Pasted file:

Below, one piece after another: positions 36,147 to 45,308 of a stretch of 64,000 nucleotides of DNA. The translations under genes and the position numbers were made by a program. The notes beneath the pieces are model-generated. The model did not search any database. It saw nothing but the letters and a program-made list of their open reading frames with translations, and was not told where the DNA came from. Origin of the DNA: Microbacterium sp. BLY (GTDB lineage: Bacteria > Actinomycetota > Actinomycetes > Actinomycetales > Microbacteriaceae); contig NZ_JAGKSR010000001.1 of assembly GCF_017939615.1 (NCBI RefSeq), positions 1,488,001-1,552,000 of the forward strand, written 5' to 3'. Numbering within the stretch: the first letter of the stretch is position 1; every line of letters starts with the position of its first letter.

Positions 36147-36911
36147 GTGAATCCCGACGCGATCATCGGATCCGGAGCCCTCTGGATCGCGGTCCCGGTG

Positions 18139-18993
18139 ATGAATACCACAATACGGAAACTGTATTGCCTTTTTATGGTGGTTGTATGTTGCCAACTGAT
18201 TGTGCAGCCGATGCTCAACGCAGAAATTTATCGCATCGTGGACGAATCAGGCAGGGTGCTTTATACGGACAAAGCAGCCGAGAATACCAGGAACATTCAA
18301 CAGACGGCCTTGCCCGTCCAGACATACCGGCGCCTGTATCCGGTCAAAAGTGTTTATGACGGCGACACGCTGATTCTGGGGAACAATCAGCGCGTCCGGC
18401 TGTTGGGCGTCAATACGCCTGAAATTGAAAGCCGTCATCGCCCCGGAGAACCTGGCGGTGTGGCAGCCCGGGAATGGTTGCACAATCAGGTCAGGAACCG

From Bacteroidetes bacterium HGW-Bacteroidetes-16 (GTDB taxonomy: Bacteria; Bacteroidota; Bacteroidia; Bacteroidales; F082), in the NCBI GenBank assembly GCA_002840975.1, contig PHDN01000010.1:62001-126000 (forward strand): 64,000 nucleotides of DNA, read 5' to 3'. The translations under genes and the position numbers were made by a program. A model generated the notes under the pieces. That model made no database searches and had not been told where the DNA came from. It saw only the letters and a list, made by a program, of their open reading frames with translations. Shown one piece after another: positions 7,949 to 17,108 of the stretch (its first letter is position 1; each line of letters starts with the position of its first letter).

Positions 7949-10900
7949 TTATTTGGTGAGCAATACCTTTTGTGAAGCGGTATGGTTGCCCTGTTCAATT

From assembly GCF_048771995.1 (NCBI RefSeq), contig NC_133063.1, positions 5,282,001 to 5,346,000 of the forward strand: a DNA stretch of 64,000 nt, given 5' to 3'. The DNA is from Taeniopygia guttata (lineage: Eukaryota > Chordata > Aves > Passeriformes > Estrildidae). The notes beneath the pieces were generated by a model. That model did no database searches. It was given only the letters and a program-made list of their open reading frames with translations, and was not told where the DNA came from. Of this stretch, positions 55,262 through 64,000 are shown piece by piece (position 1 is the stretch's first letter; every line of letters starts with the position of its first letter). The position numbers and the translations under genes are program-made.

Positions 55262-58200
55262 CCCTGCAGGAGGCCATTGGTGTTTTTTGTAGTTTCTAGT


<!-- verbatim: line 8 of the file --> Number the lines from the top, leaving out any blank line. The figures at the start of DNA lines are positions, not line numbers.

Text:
18401 TGTTGGGCGTCAATACGCCTGAAATTGAAAGCCGTCATCGCCCCGGAGAACCTGGCGGTGTGGCAGCCCGGGAATGGTTGCACAATCAGGTCAGGAACCG